Hall, Richard and Harding, Derek (2000) Driving departmental change through evaluation: Some outcomes and problems. Association for Learning Technology Journal, 8 (1). pp. 19-29. ISSN 0968-7769
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This paper identifies the ways in which a three‐year technology‐based learning and teaching project has addressed the issue of catalysing departmental change. In order to promote change at this level, it is necessary to relate the accepted learning and teaching parameters of specific disciplines to meaningful evaluation data of student and staff perceptions, in an attempt to broaden the understanding of academic staff. Thus, a number of factors become important to the process of change including: supportive role models within departments; forging feasible departmental implementation plans; utilizing support staff with a technical and pedagogical awareness; and fully involving students in curriculum development and design. Inhibitors to change also need to be noted, for instance: time‐management; resource and training allocation; and a lack of managerial support. However, the creation of a supportive structure which highlights good practice is fundamental in gaining uptake of materials and in changing perceptions. An acceptance of staff development needs in the light of the objectives of both the student and the curriculum is required This holistic approach provides a suitable environment for the symbiosis between learning and teaching to develop.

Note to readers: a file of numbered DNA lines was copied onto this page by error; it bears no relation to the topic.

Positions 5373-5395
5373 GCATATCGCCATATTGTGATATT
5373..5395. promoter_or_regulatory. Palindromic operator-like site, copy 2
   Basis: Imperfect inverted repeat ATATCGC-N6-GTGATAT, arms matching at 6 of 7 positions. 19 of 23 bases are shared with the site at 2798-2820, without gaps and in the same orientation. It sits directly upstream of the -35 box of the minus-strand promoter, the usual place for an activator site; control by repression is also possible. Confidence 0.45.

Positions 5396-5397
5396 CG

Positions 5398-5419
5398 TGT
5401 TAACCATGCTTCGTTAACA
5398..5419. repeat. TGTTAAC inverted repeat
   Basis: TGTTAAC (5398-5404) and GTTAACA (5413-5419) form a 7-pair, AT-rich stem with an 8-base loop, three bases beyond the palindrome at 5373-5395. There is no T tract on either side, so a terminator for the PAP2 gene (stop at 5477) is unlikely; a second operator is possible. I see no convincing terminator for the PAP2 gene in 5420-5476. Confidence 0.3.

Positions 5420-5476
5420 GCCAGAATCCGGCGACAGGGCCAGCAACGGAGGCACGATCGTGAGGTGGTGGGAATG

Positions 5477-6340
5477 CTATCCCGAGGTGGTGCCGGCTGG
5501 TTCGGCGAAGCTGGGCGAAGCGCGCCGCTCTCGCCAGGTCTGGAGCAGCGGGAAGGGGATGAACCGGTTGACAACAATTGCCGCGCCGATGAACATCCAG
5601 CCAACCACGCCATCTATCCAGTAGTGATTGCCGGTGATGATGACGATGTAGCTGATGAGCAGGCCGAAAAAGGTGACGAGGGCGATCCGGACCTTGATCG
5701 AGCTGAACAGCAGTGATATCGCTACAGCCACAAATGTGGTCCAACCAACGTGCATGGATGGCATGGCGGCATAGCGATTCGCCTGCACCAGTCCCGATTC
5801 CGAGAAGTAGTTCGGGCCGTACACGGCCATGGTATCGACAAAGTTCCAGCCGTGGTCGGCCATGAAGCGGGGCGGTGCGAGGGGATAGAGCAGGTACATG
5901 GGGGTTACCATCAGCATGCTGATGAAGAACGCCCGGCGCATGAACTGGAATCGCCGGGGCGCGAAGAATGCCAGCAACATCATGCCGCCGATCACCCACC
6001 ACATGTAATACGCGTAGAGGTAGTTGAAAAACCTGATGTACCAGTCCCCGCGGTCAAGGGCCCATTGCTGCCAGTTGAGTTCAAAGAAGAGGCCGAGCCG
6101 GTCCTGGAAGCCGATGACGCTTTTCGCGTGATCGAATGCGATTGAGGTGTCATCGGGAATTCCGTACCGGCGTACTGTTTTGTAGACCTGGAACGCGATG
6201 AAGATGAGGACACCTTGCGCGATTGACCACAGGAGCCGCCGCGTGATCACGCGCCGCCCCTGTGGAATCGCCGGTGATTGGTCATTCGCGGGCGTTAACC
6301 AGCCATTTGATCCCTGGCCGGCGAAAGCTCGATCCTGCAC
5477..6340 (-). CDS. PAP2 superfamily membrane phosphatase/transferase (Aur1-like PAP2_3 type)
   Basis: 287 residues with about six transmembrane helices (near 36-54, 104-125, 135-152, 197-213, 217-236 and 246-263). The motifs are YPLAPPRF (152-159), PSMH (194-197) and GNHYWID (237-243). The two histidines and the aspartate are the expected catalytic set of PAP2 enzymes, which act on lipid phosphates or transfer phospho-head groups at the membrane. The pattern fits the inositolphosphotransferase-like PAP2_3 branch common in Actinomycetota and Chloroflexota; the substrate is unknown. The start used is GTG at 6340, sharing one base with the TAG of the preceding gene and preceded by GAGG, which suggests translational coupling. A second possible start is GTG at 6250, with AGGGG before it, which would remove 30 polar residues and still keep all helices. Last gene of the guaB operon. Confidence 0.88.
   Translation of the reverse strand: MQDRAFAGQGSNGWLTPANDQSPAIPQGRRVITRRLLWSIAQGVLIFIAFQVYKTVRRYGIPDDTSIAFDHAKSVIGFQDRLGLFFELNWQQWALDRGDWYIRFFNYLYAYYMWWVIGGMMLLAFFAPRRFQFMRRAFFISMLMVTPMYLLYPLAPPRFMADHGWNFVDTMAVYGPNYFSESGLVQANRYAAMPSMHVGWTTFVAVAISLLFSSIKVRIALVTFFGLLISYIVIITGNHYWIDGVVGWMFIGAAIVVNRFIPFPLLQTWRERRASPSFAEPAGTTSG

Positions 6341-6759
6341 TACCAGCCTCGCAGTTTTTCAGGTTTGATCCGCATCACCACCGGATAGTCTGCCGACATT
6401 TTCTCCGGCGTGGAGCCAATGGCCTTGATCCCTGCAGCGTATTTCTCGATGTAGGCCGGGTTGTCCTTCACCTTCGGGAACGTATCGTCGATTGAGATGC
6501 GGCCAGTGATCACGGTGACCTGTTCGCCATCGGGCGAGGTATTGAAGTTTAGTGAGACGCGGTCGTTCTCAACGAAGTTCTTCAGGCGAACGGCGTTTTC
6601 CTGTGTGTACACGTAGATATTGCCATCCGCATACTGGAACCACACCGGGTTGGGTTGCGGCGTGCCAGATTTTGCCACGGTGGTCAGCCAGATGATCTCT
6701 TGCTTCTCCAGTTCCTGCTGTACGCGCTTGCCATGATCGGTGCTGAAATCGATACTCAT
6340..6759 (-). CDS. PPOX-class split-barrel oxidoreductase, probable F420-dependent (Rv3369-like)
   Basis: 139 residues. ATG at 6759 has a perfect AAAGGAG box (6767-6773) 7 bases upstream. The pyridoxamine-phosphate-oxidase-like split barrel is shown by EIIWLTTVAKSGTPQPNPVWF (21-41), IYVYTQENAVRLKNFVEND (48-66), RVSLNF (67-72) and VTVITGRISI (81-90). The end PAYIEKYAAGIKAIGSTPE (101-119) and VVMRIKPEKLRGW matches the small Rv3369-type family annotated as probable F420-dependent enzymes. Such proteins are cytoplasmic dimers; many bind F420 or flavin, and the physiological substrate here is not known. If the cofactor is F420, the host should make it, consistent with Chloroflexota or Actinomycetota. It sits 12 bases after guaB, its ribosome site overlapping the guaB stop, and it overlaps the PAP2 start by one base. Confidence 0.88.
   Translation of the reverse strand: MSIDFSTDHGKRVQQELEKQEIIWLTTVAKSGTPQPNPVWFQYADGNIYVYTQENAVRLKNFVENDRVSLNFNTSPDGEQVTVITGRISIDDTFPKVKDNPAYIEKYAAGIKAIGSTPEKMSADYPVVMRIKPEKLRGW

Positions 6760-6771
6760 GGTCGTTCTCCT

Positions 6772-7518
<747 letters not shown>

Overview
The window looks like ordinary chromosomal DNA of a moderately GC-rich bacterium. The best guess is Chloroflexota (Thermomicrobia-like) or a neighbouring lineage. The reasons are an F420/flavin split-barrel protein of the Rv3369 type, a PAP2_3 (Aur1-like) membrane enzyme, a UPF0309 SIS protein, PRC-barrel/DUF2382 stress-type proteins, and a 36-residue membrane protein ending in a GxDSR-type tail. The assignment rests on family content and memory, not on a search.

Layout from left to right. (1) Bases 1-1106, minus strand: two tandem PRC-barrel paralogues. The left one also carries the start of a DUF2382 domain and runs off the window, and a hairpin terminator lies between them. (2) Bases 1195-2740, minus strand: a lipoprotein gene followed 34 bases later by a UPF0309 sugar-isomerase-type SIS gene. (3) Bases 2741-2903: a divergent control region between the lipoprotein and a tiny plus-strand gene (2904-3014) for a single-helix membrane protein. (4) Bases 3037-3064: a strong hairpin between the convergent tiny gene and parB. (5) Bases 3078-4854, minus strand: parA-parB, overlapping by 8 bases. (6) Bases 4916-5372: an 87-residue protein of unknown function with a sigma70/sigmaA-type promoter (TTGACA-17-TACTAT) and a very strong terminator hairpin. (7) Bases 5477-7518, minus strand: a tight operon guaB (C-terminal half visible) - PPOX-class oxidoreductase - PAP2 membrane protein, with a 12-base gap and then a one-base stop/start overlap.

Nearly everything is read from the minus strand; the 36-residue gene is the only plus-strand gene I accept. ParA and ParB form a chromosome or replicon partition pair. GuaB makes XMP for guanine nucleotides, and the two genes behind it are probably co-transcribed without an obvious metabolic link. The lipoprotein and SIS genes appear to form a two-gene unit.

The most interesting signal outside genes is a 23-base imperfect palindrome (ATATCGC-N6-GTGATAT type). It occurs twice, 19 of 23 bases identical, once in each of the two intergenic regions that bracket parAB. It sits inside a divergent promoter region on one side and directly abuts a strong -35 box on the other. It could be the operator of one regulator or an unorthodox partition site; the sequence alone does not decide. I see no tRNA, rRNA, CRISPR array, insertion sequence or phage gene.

|Subjects:||L Education > LB Theory and practice of education|
L Education > LC Special aspects of education > LC1022 - 1022.25 Computer-assisted Education
|Depositing User:||Justin Smith|
|Date Deposited:||10 Apr 2009 11:37|
|Last Modified:||04 Apr 2011 10:16|
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